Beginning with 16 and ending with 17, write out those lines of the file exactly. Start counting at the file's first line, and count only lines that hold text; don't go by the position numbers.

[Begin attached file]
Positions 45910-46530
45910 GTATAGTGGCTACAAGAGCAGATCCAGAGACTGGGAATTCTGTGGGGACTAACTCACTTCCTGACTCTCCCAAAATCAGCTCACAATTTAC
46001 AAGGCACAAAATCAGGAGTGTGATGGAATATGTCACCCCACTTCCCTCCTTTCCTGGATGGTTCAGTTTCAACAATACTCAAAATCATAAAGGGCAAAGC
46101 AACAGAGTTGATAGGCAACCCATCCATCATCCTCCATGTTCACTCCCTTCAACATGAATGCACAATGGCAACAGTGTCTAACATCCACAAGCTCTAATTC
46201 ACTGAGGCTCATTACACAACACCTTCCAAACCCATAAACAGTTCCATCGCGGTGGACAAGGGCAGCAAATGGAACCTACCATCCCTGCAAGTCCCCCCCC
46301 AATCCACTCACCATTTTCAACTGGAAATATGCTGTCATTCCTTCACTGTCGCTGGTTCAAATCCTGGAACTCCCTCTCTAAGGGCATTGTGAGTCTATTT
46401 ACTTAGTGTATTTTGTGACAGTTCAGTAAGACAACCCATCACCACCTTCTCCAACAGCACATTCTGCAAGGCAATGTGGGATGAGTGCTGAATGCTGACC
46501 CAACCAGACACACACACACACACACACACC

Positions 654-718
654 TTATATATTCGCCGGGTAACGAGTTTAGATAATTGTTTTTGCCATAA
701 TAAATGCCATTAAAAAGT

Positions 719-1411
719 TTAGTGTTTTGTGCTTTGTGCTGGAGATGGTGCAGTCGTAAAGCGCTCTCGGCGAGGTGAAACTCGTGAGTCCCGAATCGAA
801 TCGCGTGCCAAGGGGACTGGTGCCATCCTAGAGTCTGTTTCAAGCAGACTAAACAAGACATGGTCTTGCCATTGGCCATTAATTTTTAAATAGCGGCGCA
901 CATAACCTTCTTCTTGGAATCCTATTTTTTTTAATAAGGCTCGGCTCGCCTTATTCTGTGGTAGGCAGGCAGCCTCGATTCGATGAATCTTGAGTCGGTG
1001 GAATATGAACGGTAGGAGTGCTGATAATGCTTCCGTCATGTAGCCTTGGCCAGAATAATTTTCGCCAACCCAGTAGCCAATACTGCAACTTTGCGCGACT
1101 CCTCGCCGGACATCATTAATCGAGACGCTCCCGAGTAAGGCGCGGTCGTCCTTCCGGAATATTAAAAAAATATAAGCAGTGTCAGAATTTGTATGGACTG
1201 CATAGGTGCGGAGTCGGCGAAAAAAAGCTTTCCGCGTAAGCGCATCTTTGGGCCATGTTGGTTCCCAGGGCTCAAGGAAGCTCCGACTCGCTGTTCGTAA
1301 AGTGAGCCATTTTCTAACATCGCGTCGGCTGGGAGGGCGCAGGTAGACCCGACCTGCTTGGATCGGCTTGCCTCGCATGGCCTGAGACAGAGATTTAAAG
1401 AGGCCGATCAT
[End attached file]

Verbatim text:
1001 GAATATGAACGGTAGGAGTGCTGATAATGCTTCCGTCATGTAGCCTTGGCCAGAATAATTTTCGCCAACCCAGTAGCCAATACTGCAACTTTGCGCGACT
1101 CCTCGCCGGACATCATTAATCGAGACGCTCCCGAGTAAGGCGCGGTCGTCCTTCCGGAATATTAAAAAAATATAAGCAGTGTCAGAATTTGTATGGACTG